Result: Membership check for user "grid" in group "dba" failed
                                
The check fails because this guide creates role-allocated groups and users by using a Job Role Separation configuration which is not accurately recognized by the CVU. Creating a Job Role Separation configuration was described in the section Create Job Role Separation Operating System Privileges Groups, Users, and Directories. The CVU fails to recognize this type of configuration and assumes the grid user should always be part of the dba group. This failed check can be safely ignored. All other checks performed by CVU should be reported as "passed" before continuing with the Oracle grid infrastructure installation.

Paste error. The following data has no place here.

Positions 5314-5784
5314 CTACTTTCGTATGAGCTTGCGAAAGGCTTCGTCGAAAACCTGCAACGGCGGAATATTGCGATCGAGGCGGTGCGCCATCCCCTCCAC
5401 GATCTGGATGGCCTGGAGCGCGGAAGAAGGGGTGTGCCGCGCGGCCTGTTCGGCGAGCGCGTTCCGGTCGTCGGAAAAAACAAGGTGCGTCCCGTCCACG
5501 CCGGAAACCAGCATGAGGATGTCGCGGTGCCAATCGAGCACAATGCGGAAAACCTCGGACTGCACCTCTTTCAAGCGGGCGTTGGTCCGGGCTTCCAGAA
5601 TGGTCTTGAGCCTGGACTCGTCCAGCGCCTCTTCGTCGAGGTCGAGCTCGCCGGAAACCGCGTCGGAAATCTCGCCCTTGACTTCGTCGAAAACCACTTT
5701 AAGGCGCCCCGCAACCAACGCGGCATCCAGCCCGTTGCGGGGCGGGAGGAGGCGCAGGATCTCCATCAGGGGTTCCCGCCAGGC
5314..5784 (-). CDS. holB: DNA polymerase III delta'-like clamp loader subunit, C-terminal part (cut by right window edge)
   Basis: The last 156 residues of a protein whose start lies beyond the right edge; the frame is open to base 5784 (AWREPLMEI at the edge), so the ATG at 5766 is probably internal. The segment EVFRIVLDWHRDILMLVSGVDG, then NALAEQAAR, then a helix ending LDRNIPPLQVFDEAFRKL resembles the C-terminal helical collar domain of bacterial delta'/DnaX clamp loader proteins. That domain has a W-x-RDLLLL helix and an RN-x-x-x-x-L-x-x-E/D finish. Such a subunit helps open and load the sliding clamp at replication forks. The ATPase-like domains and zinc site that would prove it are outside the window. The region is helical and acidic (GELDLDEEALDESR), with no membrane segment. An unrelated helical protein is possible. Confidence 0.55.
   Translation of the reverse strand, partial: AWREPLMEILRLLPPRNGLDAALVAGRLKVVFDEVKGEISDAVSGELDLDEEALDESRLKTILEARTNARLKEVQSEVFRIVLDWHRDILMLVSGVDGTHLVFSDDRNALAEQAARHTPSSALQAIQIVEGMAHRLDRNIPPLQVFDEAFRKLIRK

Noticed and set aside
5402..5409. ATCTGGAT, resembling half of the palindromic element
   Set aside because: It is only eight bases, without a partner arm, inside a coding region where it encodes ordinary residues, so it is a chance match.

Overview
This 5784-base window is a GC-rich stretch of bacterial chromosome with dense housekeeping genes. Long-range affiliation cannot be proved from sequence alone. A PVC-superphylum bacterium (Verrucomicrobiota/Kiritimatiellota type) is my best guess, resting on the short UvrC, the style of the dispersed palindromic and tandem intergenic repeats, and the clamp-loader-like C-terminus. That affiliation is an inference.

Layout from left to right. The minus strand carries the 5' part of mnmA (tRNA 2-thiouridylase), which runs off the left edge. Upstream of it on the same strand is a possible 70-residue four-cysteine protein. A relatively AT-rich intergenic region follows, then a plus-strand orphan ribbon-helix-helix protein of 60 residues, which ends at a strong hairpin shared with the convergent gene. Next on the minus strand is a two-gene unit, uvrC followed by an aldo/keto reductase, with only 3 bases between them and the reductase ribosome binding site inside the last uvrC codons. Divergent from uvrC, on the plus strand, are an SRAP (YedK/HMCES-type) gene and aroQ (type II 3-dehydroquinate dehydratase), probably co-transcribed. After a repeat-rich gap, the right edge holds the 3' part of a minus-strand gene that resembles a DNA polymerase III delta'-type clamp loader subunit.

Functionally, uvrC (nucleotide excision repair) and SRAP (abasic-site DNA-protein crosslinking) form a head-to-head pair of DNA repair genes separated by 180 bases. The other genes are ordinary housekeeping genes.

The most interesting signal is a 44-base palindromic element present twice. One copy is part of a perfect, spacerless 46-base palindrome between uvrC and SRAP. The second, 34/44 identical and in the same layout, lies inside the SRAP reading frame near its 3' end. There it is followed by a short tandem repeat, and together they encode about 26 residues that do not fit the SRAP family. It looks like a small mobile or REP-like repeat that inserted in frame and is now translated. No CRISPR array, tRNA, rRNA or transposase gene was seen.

Verify Hardware and Operating System Setup with CVU

The next CVU check to run will verify the hardware and operating system setup. Again, run the following as the grid user account from racnode1 with user equivalence configured:

[grid@racnode1 ~]$  
                                 cd /home/grid/software/oracle/grid
[grid@racnode1 grid]$  
                                 ./runcluvfy.sh stage -post hwos -n racnode1,racnode2 -verbose
                              


Review the CVU report. All checks performed by CVU should be reported as "passed" before continuing with the Oracle grid infrastructure installation.